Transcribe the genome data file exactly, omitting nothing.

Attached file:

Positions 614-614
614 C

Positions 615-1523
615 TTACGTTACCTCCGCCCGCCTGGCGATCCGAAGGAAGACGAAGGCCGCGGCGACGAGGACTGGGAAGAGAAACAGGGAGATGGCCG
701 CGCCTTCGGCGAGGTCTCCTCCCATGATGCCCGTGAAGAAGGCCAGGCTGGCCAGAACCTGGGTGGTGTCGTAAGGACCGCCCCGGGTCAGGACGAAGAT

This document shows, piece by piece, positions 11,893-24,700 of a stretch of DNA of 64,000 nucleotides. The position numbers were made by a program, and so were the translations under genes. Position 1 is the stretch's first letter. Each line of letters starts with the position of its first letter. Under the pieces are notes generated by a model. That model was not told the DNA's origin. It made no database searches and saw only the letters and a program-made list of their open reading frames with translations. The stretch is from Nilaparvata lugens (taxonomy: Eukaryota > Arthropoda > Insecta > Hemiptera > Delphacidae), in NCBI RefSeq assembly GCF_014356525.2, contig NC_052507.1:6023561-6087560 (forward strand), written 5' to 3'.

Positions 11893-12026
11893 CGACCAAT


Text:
Positions 614-614
614 C

Positions 615-1523
615 TTACGTTACCTCCGCCCGCCTGGCGATCCGAAGGAAGACGAAGGCCGCGGCGACGAGGACTGGGAAGAGAAACAGGGAGATGGCCG
701 CGCCTTCGGCGAGGTCTCCTCCCATGATGCCCGTGAAGAAGGCCAGGCTGGCCAGAACCTGGGTGGTGTCGTAAGGACCGCCCCGGGTCAGGACGAAGAT

This document shows, piece by piece, positions 11,893-24,700 of a stretch of DNA of 64,000 nucleotides. The position numbers were made by a program, and so were the translations under genes. Position 1 is the stretch's first letter. Each line of letters starts with the position of its first letter. Under the pieces are notes generated by a model. That model was not told the DNA's origin. It made no database searches and saw only the letters and a program-made list of their open reading frames with translations. The stretch is from Nilaparvata lugens (taxonomy: Eukaryota > Arthropoda > Insecta > Hemiptera > Delphacidae), in NCBI RefSeq assembly GCF_014356525.2, contig NC_052507.1:6023561-6087560 (forward strand), written 5' to 3'.

Positions 11893-12026
11893 CGACCAAT